Tuesday, February 21, 2012

Upside down weather

7:25 AM 2/21/12 A special report by Advisor / Meteorologist H. Michael Mogil who offers an overview of the forecasting process in the Mid-Atlantic snowstorm this past weekend. 

More than 8 inches of heavy wet snow fell in central Virginia,  leaving thousands without power in the state over the weekend. For those with access to Facebook while reading this, take a look at the local reports provided by our Central Virginia Team as evidence of how the storm played out. Now, if you are wondering about the process of snow forecasting, Mr. Mogil breaks it down in a understandable way that covers why some storms work out, and others do not.
Even more interesting, is that his report was written on February 18, before the storm even got underway in the Mid-Atlantic. His forecasts in the article were, as we say in our team rather "spot-on."  Visit the article and compare for yourself. We offer an excerpt to get you started...
"Close call for Mid-Atlantic snowstorm"                                        2/18/12 Examiner.com article by Mike Mogil

"It has been a mostly snowless winter so far across much of the mid-Atlantic.  In recent days, a developing Gulf Coast low-pressure system gave some (especially students) the hope that their wait for snow would be ending.  That no longer appears to be the case.
For readers who don’t fully understand how snow forecasting is done, let me offer some insights. I caution, however, that this is the proverbial 'tip of the iceberg'  summary.  The forecasting process is much more complicated.
Let’s consider snow forecasting to be a recipe.  Much like kitchen recipes, one needs to have a bunch of ingredients in place in order to make the dish.  In the case of snow forecasting:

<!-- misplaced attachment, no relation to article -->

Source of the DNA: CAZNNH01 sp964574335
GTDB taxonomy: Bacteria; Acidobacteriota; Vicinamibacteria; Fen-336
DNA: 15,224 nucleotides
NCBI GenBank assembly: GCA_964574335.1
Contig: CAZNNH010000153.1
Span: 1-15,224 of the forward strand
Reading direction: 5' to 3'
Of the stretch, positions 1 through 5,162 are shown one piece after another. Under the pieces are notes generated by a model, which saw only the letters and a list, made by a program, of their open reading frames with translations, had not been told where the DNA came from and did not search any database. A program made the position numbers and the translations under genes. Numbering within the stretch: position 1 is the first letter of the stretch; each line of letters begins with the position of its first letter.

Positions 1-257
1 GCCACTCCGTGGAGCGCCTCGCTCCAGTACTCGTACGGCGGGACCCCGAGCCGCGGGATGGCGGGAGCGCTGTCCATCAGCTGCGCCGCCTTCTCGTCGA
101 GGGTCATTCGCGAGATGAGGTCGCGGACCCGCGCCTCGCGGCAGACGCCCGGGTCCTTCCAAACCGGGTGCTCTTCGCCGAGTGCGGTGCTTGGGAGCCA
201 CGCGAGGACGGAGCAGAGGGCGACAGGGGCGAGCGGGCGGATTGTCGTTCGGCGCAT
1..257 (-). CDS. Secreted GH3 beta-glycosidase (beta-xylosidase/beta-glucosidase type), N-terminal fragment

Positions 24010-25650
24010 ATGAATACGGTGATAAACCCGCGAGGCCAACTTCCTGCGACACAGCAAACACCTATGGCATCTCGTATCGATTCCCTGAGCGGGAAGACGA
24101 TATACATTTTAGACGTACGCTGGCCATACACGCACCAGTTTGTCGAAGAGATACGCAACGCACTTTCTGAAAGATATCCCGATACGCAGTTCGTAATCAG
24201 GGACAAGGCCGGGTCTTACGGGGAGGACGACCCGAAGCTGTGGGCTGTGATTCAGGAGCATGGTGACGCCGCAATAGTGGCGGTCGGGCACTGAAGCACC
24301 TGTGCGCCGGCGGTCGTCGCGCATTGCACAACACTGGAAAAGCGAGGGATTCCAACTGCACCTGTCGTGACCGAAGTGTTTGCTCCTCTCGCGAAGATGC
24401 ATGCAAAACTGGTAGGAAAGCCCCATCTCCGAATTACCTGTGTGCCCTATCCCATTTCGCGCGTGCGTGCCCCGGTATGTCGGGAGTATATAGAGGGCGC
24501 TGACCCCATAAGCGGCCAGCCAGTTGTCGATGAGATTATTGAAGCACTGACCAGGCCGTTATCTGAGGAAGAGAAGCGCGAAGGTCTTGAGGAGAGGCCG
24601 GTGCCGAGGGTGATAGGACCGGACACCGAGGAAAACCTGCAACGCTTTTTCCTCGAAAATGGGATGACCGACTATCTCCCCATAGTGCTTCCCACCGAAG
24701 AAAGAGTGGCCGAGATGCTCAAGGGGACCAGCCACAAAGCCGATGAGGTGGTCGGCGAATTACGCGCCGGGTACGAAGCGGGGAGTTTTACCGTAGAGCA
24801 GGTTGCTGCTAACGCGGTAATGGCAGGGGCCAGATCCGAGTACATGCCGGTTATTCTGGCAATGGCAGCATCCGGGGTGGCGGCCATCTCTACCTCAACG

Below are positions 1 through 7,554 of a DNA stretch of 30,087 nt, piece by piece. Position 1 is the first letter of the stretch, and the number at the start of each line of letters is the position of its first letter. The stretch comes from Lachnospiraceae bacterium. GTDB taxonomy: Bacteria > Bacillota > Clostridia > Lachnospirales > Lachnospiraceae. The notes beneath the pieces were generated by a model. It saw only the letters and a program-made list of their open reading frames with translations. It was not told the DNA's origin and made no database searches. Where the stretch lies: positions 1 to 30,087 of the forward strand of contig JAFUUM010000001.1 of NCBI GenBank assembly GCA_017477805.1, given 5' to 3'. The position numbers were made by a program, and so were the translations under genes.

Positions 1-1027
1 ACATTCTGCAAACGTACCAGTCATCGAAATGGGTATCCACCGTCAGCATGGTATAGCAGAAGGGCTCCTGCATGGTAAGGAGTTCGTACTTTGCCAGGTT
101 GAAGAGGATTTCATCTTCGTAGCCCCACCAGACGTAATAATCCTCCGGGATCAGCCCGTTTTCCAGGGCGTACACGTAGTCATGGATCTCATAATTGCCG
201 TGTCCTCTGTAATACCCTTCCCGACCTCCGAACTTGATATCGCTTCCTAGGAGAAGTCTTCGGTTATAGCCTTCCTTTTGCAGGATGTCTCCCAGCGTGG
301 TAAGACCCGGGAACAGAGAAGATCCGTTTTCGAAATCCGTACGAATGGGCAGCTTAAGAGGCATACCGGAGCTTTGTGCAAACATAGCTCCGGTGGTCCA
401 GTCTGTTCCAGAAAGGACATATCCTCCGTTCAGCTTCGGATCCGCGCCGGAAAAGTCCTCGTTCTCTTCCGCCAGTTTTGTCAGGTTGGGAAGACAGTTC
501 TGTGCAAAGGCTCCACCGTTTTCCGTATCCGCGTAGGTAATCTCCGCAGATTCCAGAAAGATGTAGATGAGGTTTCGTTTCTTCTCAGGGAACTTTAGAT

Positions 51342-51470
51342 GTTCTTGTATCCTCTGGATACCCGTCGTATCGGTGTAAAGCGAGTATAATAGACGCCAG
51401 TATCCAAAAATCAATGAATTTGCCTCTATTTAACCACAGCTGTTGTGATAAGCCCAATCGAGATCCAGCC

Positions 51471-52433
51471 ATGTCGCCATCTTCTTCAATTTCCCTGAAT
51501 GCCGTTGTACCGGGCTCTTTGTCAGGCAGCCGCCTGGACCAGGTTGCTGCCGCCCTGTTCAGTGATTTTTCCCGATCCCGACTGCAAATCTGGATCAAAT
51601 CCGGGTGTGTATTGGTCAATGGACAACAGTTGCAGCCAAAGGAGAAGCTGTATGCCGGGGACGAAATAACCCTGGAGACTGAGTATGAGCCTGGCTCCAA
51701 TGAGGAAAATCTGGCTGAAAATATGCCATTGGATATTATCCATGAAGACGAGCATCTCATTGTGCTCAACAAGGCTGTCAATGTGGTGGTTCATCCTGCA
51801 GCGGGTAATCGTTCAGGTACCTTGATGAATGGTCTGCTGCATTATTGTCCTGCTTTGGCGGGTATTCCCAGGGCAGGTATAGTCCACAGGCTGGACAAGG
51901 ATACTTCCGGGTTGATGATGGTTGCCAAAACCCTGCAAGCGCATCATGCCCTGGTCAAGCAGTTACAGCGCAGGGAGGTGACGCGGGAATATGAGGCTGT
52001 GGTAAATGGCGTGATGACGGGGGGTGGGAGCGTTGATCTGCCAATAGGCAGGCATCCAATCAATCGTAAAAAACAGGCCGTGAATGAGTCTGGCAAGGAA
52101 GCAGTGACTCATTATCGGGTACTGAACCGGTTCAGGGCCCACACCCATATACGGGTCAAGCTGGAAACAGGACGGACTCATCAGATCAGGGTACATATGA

• There needs to be enough cold air through a sufficient depth of the lower atmosphere;
  • An ample moisture supply and something to allow for the moist air to rise (creating clouds and precipitation).  
  • Elevation factors can play a role, as well.  It is typically colder in the mountains than at lower altitudes.  Then the key forecast factor turns into a realtor-based phrase, 'location-location-location.' " 
Visit the article to see what Mr. Mogil actually forecasted, and compare to what actually happened. 

About the author (from his Examiner.com profile) H. Michael "Mike" Mogil, a Meteorologist/Advisor to the U.S. Foot's Forecast Team. is a nationally recognized, educationally-focused, meteorologist with expertise in weather forecasting, science writing, teacher training and forensic applications. He is also able to see how weather connects to other aspects of our lives (e.g., the 2010 oil spill in the Gulf, health and safety, social sciences, geography and math). He has also authored and/or contributed to numerous books on extreme weather, general weather and weather experiments. Mike fostered publication of a set of cloud stamps by the U.S. Postal Service (2004). Mike speaks often at national weather, science and education conferences and writes frequently for the national Weatherwise magazine. 

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